A Weblog monitoring coverage of environmental issues and science in the UK media. By Professor Emeritus Philip Stott. The aim is to assess whether a subject is being fairly covered by press, radio, and television. Above all, the Weblog will focus on science, but not just on poor science. It will also bring to public notice good science that is being ignored because it may be politically inconvenient.

Thursday, June 02, 2005

Cracking that old Cnut.....

Now, I'm always fair (I hope) to the Gloomiad when it is genuinely good, and this is a lovely little take by David McKie on the old tale of Cnut (Canute to you): 'We all need King Cnut' (The Guardian, June 2):
"The Observer has had to apologise to King Cnut for repeating the old allegation that he ordered the waves to recede and was miffed that they didn't, when in fact the whole point of the enterprise was to demonstrate to his gullible courtiers that even the power of great kings was limited. It's astonishing how this error still persists more than a millennium later.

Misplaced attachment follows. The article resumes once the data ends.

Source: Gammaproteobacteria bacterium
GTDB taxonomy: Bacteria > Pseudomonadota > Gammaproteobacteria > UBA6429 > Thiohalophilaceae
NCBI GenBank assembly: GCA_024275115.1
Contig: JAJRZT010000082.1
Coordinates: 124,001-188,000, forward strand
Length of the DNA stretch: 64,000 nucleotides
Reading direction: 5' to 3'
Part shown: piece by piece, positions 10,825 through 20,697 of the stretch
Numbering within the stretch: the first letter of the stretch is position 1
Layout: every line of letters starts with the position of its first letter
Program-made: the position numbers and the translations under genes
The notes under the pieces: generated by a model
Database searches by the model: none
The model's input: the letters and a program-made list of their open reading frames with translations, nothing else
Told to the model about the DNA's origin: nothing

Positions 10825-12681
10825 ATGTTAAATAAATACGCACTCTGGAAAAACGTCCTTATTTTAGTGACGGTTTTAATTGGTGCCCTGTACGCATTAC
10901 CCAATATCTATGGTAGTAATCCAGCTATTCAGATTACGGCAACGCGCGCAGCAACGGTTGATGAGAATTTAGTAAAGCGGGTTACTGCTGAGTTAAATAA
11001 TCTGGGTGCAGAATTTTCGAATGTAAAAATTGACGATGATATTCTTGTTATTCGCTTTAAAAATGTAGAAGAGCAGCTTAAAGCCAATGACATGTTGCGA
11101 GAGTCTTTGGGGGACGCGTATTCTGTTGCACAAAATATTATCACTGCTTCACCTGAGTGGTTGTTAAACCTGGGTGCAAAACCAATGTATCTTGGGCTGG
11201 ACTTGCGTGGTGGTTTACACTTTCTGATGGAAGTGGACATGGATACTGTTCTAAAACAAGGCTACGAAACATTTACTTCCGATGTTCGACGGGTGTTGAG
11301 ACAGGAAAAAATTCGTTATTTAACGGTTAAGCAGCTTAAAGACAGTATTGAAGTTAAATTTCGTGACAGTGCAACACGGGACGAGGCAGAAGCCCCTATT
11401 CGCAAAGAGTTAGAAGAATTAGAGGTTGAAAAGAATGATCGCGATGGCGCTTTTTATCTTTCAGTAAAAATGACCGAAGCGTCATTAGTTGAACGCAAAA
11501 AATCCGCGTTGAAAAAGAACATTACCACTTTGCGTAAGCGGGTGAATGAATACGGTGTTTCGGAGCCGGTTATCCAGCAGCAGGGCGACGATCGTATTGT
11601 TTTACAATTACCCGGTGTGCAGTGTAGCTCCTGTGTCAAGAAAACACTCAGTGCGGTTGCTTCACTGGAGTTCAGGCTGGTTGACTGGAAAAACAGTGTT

The first recorded account of the king's behaviour, by Henry, archdeacon of Huntingdon, a century afterwards, makes the point of the exercise utterly clear. The king, having ordered that his chair should be placed on the seashore, addressed the rising tide as follows: 'You are subject to me, as the land on which I am sitting is mine, and no one has resisted my overlordship with impunity. I command you, therefore, not to rise on my land, nor to presume to wet the clothing or the limbs of your master.' But the waves, says Henry, 'disrespectfully drenched the king's feet and shins'. Whereupon the king, jumping back, cried: 'Let all the world know the power of kings is empty and worthless, and there is no king worthy of the name save Him by whose will heaven, earth and sea obey eternal laws.' (Translation from Diana Greenway's OUP edition of Henry's Historia Anglorum)....." (read on)

Hm! Some of our more cnutty 'global warmers' and 'sea-level swampies' might do well to heed the old king's wise words.

Philip, just back from a day in Rye, Sussex, where the land has been expanding at the expense of the sea since the end of the C16th. The once thriving port is now 1.5 miles from the salty waves. Such are the complexities of sea-level change. "Pugwash, ahoy!" "A drop o' the ol' black stuff, Ye Landlubbers All!" "No tea, with Lucia, thanks."

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